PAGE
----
Parker Day – Freakin’ Film

Parker Day
                   

From the days of Mom giving her disposable cameras, Parker Day has loved the un-retouched grit and grain of 35mm film. Fact is, she’s the only person I know who uses digital like Polaroids. (besides me) It’s always made perfect sense. In her case, she uses a Canon 5D,…Mark whatever,….to take test photos, then does the final shoot with a Canon EOS 3 and a 50mm or 85mm lens.

 

Canon EOS 3

© Parker Day

 

Canon EOS 3

© Parker Day

 

Cindy Sherman Influence?

Her work is a cross between the saturated colors of a David LaChapelle, (minus the extravagant high budget overproduction), and a serious art photographer, like Cindy Sherman. They may remind you of slick fashion magazine images, but on closer inspection, something is not quite right, and the seriousness of the art shines through. Although she went to Art school in San Francisco, she soon after moved to Los Angeles,…a place she finds more conducive to art. And feels what art school taught her she could have learned on YouTube. She’s probably right these days.

 

Canon EOS 3

© Parker Day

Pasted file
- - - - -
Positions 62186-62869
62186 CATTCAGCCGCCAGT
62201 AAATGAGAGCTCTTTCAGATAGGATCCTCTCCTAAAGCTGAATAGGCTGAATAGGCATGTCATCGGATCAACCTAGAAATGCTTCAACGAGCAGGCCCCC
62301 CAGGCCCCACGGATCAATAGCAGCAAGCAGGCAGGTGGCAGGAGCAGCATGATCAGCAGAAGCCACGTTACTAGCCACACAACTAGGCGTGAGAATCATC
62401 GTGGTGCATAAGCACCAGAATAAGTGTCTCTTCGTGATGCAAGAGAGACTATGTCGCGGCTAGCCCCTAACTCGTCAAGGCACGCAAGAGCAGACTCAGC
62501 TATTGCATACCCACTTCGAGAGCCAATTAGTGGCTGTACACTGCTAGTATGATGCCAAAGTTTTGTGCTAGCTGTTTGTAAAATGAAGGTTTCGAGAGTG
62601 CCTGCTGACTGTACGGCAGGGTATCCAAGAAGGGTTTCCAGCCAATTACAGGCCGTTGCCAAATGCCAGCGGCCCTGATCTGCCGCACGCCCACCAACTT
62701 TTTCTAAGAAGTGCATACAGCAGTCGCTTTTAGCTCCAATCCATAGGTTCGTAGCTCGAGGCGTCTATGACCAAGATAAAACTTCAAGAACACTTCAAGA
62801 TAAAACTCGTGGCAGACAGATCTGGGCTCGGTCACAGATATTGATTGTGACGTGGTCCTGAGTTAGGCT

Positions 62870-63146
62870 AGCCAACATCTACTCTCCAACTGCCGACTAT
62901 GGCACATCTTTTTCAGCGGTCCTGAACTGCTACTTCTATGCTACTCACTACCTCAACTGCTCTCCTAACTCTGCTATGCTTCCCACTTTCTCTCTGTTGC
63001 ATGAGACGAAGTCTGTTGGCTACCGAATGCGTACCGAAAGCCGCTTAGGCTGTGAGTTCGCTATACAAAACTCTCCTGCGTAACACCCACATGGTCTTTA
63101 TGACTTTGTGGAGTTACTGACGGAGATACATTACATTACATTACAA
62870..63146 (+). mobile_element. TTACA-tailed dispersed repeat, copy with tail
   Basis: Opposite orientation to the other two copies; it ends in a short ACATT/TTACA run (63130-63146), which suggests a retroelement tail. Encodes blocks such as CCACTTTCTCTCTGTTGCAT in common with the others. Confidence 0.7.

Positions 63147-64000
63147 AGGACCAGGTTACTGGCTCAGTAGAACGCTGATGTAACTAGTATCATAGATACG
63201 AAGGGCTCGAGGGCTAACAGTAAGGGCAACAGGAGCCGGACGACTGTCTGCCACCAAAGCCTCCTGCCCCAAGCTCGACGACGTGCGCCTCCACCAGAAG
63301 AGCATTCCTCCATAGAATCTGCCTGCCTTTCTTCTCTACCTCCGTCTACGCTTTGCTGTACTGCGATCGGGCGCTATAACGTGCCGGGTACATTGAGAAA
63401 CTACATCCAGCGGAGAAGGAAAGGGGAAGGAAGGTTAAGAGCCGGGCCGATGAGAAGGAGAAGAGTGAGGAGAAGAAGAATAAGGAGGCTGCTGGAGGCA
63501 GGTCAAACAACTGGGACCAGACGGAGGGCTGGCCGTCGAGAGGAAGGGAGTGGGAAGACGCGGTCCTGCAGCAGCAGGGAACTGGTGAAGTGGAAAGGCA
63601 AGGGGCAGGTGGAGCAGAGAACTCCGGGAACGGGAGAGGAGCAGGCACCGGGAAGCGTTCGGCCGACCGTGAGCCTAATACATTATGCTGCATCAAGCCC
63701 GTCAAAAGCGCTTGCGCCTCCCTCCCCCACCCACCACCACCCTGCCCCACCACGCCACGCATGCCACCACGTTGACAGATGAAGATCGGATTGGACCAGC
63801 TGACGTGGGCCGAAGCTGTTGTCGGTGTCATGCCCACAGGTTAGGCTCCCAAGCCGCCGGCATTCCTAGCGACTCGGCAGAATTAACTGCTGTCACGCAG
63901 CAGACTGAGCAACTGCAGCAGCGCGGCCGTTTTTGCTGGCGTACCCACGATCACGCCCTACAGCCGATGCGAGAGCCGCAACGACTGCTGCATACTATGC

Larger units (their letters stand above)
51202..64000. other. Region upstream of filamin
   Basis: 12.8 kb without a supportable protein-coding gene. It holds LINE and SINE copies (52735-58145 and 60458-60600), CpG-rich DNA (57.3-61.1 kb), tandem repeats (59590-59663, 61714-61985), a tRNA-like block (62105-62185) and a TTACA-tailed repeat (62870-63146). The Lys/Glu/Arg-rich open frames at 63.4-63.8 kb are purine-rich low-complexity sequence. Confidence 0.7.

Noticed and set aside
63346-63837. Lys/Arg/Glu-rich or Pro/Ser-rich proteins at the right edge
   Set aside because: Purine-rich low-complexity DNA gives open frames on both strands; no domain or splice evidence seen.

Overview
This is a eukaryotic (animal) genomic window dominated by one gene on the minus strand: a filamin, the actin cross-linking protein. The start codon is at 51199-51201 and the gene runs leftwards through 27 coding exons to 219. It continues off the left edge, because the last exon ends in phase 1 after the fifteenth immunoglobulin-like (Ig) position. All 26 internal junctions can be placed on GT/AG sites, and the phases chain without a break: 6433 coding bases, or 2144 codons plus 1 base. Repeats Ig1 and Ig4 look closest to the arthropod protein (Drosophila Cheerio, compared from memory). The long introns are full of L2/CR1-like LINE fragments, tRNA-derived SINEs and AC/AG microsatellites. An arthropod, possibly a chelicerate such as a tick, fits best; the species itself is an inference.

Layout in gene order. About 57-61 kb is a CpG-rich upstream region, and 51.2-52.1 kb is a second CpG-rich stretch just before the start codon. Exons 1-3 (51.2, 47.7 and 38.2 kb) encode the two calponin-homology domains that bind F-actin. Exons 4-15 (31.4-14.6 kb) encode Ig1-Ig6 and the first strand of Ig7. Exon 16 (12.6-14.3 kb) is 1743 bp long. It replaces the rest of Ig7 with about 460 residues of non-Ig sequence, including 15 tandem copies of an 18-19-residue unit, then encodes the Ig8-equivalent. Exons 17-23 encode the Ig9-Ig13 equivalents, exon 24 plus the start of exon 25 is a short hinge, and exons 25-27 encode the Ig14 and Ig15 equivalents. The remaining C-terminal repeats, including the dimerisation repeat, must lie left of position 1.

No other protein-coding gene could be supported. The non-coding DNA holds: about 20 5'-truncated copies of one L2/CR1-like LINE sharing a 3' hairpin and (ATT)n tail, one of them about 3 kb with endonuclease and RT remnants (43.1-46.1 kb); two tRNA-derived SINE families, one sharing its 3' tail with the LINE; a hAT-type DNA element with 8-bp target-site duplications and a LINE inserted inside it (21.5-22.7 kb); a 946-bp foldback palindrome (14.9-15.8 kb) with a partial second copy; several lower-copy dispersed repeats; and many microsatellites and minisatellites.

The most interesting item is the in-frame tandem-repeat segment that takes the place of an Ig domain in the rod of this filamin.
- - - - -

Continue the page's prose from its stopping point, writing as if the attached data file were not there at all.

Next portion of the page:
Canon EOS 3

© Parker Day

 

Truly “Hot Chicks”

Although her work may not reflect “hot chicks” in the normal sense,…”hot” they are. And in your face powerful. No namby-pamby Barbie dolls here. I guess you can call her a portraitist, but only in a very far removed artistic sense. I doubt any high school would approve of her for ‘Senior Portraits’. But, oh, what an awesome yearbook that would make. I consider her sitters to be some of the bravest people I’ve ever seen. In an age of “booty selfies” inundating the culture, getting anyone to relegate their egos to the backseat of art is to be applauded.

 

Canon EOS 3

© Parker Day

 

Parker Day – Gritty is Pretty

When it comes to film, it is exactly the imperfections, grain, scratches and dust that most attract Parker Day. She is totally “keepin’ it real and un-retouched”. And I see that her limited edition prints are true C-prints, sometimes on metallic paper, digitally printed. So continuing the traditional C-print seems to be important to her work. See more of her work at her website link below. Or check out her book, “ICONS”, for sale on Amazon.

Website

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